Damp has long lived as a punchline due to a painfully ridiculous contract thrown his way by Donnie Nelson, Mark Cuban, and the Dallas Mavericks, but he’s more than serviceable in the middle. Defensively, he’s equipped to tackle the big-bodied conventional center types that give Chris Bosh and Joel Anthony trouble, all while playing solid (though as Haberstroh notes, conservative) help defense.

Toss in a low-usage, high-efficiency approach around the rim and solid offensive rebounding numbers, and it’s quite curious that Dampier hasn’t found a home already. Haberstroh later goes on to wonder how much health and age have factored into Damp’s free agent pinballing, and though neither is a pressing concern (he was effective last season for Dallas), I’m at a loss as to what else could leave a competent center unattached. Miami is but one team that could use Dampier’s size, and he has yet to find an NBA landing spot nonetheless. Color me perplexed.

Joel Embiid out indefinitely

Philadelphia 76ers' Joel Embiid in action during an NBA basketball game against the Houston Rockets, Friday, Jan. 27, 2017, in Philadelphia. (AP Photo/Matt Slocum)
AP Photo/Matt Slocum
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The 76ers could finish the season with the last No. 1 pick and the best rookie in years sidelined.

One one hand, Philadelphia should be thrilled that describes two players.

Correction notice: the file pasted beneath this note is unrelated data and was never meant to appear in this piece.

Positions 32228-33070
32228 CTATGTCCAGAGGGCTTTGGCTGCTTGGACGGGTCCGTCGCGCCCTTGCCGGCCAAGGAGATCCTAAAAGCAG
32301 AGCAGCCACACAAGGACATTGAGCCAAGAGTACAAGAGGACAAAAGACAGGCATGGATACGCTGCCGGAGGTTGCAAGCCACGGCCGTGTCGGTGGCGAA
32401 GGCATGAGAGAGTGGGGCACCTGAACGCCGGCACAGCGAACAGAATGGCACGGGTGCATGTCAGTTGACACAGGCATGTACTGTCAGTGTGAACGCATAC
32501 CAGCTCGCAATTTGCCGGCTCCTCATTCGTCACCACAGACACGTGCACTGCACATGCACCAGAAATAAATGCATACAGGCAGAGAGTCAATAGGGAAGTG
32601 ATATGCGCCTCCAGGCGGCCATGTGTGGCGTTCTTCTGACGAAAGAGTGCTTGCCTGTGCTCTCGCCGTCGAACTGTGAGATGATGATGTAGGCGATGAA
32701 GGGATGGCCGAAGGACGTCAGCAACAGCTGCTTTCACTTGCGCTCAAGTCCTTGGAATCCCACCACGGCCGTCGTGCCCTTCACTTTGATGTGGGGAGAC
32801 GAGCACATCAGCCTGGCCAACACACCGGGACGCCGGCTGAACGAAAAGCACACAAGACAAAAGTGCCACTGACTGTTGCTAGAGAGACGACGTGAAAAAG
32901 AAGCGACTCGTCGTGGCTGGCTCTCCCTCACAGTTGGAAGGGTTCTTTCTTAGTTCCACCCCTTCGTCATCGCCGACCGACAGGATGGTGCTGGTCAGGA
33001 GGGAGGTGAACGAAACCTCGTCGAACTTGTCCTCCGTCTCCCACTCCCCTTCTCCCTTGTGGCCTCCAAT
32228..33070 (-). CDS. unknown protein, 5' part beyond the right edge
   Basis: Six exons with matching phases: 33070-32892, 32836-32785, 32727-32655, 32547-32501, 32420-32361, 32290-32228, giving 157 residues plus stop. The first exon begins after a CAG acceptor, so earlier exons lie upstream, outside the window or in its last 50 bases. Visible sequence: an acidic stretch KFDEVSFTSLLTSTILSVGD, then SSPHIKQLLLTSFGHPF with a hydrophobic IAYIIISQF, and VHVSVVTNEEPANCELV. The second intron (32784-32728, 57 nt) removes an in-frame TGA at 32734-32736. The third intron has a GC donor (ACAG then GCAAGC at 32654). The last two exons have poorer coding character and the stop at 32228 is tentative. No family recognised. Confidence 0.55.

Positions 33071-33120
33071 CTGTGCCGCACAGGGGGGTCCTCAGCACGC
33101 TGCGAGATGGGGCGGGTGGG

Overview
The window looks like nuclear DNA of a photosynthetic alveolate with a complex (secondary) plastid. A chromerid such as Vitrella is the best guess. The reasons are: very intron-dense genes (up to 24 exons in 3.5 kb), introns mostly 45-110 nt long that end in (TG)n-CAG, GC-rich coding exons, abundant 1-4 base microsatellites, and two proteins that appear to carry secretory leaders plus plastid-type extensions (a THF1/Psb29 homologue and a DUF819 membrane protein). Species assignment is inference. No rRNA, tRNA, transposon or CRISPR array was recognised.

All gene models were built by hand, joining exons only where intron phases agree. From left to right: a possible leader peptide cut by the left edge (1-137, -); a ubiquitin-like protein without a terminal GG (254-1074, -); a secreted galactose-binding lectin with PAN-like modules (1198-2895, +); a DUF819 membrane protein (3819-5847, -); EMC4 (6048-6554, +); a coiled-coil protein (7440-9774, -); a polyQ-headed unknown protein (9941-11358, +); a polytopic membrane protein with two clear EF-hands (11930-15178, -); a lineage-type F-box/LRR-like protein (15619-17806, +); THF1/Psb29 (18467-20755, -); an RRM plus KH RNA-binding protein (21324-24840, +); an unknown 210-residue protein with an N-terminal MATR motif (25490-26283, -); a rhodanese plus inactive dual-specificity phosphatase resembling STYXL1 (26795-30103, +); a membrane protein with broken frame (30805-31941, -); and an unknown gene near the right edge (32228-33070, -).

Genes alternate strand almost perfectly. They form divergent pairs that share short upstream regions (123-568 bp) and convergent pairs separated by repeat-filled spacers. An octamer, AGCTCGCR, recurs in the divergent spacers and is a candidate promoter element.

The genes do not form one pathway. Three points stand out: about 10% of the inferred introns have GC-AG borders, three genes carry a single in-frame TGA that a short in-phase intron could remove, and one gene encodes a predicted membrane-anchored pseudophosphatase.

On the other hand, it’s not ideal to have so much talent injured.

No. 1 pick Ben Simmons is definitely out for the rest of the year. And it doesn’t sound encouraging for Joel Embiid, who has been hampered by a knee injury.

CSN Philly:

Joel Embiid on Monday will have an MRI on his injured left knee and is now listed as out indefinitely.

Embiid has been experiencing swelling and soreness in the left knee injury that has caused him to miss 16 out of the last 17 games. Bryan Colangelo announced back on Feb. 11 that Embiid has a minor meniscal tear. In his most recent press conference last Friday, Colangelo had targeted this Friday’s home game against the Knicks as a possibility for Embiid’s return. Now, that isn’t the case.

Embiid had been the biggest ray of hope for Philadelphia, but the 76ers shouldn’t chase watchability down the stretch. Sit Embiid until he’s fully healthy and secure the best draft position possible.

Maybe Embiid’s body just can’t handle the rigors of NBA basketball, but Philadelphia has no choice but to hope for the best with him and Simmons. And hope the nail the their first-round pick this year and get the Lakers’ first-rounder.

This could still be a dangerously good team in coming years. The Process created that potential.

But the threat of injury always looms around the corner, maybe especially so for Embiid.

Report: Knicks’ Joakim Noah likely to miss rest of season after knee surgery